The Golden Child starts with an Australian family based in America, Dan and Beth, with their two daughters. First born Lucy is seen as ‘a good egg’, the sensible one. Not as confident or popular as twelve-year-old Charlotte, or Charlie as she is called in her younger years. Her teacher in New Jersey saw Charlie as influential, with an ‘exceptionally forceful personality’ that had been used in a positive way, but had started to manifest in questionable practices. She is seen to be the ringleader, the ‘leader of the clique’, when something goes horribly wrong. Beth is defensive, still seeing her youngest as a little girl. Charlie went from being ‘Miss Popular, teacher’s pet and all-round parents’ favourite, to being the meanest girl in sixth grade’.
Fortuitously the family move back to Australia for Dan’s work, after over a decade in America, to Newcastle where Dan grew up and his working-class parents still live. Beth’s relationship with mother-in-law Margie is strained. There her husband is ‘a little less hers, a little less theirs, when he’s around his mother’, deferring and acquiescing to her not-quite demands. And then Beth’s own mother will be a bit further away, but much closer than she has been, and their relationship also has its issues.
Charlotte, as she now prefers to be called, quickly susses out the hierarchy at Hunter Ladies’ College (HLC), and aligns herself with the three popular girls, who welcome her into their fold, and they become like a ‘hydra-headed multi-limbed beast’ with one mind.
One of the girls in Charlotte’s class, Sophie, doesn’t fit in at HLC, even after three years. She is asthmatic, overweight and shy. She is unattractive and awkward, physically and socially. But her musical talent sets her apart. She is picked on by the ‘bitches’ either actively or by omission. Charlotte is curious about her, and then when their mothers meet and arrange a playdate, they connect. Charlotte tries to keeps their relationship from her other friends. She works hard at establishing herself and gaining the approval of her peers as well as her new teachers.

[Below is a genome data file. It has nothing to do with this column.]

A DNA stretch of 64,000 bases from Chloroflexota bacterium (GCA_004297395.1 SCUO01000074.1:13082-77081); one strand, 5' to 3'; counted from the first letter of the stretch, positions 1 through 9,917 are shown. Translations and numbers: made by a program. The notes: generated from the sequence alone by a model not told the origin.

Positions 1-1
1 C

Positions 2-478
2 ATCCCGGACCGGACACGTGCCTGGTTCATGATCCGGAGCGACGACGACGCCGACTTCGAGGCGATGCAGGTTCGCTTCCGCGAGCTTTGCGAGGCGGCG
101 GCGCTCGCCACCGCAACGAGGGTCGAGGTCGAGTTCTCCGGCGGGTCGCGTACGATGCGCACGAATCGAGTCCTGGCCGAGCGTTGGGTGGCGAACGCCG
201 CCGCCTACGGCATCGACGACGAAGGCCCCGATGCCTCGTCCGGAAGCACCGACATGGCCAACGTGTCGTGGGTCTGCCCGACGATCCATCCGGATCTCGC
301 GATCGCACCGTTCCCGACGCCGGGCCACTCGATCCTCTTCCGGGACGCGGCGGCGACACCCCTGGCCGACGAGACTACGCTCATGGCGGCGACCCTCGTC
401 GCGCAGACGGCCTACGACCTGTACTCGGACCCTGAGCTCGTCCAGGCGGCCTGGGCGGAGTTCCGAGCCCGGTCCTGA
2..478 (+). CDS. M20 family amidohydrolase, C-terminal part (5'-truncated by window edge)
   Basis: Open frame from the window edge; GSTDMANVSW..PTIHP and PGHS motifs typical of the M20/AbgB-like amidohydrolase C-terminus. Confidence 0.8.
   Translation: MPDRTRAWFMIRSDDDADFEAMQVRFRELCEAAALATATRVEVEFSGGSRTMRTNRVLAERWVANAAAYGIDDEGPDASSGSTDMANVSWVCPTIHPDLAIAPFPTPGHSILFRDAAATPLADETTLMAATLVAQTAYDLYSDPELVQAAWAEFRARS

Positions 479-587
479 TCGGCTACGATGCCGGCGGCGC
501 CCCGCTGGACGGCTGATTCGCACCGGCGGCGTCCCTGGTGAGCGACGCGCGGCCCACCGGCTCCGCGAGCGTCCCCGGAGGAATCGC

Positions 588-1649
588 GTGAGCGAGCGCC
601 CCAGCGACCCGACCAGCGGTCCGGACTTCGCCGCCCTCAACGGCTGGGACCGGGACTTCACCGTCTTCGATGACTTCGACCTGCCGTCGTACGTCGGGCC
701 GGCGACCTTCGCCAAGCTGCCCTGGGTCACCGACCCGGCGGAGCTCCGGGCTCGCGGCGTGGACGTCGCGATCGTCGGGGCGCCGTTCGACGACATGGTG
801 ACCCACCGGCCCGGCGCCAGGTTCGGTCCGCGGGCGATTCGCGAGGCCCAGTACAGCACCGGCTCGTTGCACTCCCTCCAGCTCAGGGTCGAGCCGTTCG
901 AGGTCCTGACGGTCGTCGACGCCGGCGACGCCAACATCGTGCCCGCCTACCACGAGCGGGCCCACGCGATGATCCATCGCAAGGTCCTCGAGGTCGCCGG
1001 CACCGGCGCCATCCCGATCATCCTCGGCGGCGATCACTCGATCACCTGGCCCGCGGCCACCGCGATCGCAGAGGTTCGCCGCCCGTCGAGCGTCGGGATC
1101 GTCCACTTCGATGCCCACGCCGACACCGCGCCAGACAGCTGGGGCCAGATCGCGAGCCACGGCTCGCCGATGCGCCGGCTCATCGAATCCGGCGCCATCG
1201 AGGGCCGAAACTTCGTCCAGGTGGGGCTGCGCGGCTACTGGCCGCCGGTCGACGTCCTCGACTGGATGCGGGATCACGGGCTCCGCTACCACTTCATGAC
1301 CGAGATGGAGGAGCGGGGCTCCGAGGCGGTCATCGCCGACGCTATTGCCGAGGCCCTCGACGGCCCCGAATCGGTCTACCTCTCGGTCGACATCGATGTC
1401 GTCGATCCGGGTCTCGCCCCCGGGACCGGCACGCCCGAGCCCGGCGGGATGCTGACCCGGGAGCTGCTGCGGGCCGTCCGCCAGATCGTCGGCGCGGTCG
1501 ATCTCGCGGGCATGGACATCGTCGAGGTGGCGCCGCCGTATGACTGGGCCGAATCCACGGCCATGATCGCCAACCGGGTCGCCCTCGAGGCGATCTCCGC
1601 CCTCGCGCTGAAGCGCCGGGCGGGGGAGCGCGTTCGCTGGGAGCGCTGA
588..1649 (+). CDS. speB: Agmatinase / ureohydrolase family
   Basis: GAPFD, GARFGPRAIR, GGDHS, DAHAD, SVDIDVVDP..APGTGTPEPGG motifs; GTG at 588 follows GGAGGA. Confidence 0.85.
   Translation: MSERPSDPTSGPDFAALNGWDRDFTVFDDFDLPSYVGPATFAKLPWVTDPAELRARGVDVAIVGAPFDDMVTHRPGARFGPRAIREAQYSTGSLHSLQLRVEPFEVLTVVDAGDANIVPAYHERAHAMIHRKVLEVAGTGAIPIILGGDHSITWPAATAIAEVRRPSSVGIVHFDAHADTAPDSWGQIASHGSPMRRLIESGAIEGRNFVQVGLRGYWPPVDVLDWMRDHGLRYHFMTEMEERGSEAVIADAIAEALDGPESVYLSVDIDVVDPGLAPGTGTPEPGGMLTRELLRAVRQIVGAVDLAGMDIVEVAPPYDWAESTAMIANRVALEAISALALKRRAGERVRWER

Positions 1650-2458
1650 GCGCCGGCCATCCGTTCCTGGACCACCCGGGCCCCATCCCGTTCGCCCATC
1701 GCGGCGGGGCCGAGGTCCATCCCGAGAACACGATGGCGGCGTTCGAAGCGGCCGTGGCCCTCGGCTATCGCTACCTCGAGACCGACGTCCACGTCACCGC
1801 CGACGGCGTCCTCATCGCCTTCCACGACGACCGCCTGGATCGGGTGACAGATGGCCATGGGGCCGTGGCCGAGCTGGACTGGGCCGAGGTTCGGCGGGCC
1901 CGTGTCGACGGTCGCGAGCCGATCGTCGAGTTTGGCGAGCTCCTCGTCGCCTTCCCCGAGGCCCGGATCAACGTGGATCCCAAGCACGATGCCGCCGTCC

Sophie’s parents policeman Steve and ex-lawyer Andi, dote on new baby brother Gus, the much wished for second child, a son, that took such a long time coming. Andi sometimes resented the time she had to give Sophie, tearing her away from Gus. Sophie appeared to be fine, immersing herself in her music, and when Andi thinks maybe something is not right, she doesn’t have ‘the energy to dig any further’. She ‘needed peace, quiet, time to concentrate on Gus – and that’s what Sophie, always so accommodating, never any trouble, gave her’.
Beth, despite being responsible for the renovation of their new home, is restless and wants more now that she has the option to work. She does wonder if she was happier when she had less choice. The stay at home mum versus the working mum, with their respective benefits and downfalls for kids and women are portrayed well, showing the desire for a ‘separate existence, but still having the pressures of home and family’.
Then it shows that the dares that young people do, now with social media being so rampant, can go so horribly wrong. The ‘online world can reveal the inner nice guy as well as the far more prevalent inner monster’. Life for teenagers today with peer pressure, the queen bees and wannabes is depicted with great accuracy, showing how bitchy girls can be.
The ‘compromises wrought by marriage and motherhood’, mother guilt, and the risk of being accused of ‘irresponsibly overindulgent parenting’, are all represented in the actions and thoughts of both Beth and Andi, that all ring true. That there are two sides to every story, but when someone’s child is targeted, or accused, maternal instincts step in.
Issues of who and what are ‘good’ and ‘bad’ are raised. That ‘being good is more than a list of “nots” – not lying, not cheating, not stealing, not murdering – that it is also about doing good, about being kind, about understanding that what the girls do affects others. … Because if good children are proof of good parenting, then what about bad children’.
When parents do their best, ‘more than what’s expected’, can they be blamed for their child’s actions? That sometimes people are not who we think they are, that parents can be ‘so fixated on their children being who they want them to be that they only see what they want to see’, expect their ‘return on their investment … all the hours of violin and ballet and rugby and art or whatever, plus the classes in self-esteem and the visits to the psychologist’. That this generation is seen to have ‘had everything provided for [them] except a moral compass’ and need to have more kindness, humility and conscience.
This is a book for this generation of parents dealing with teenagers, wanting to fit in and overshadowed by the ever present social media.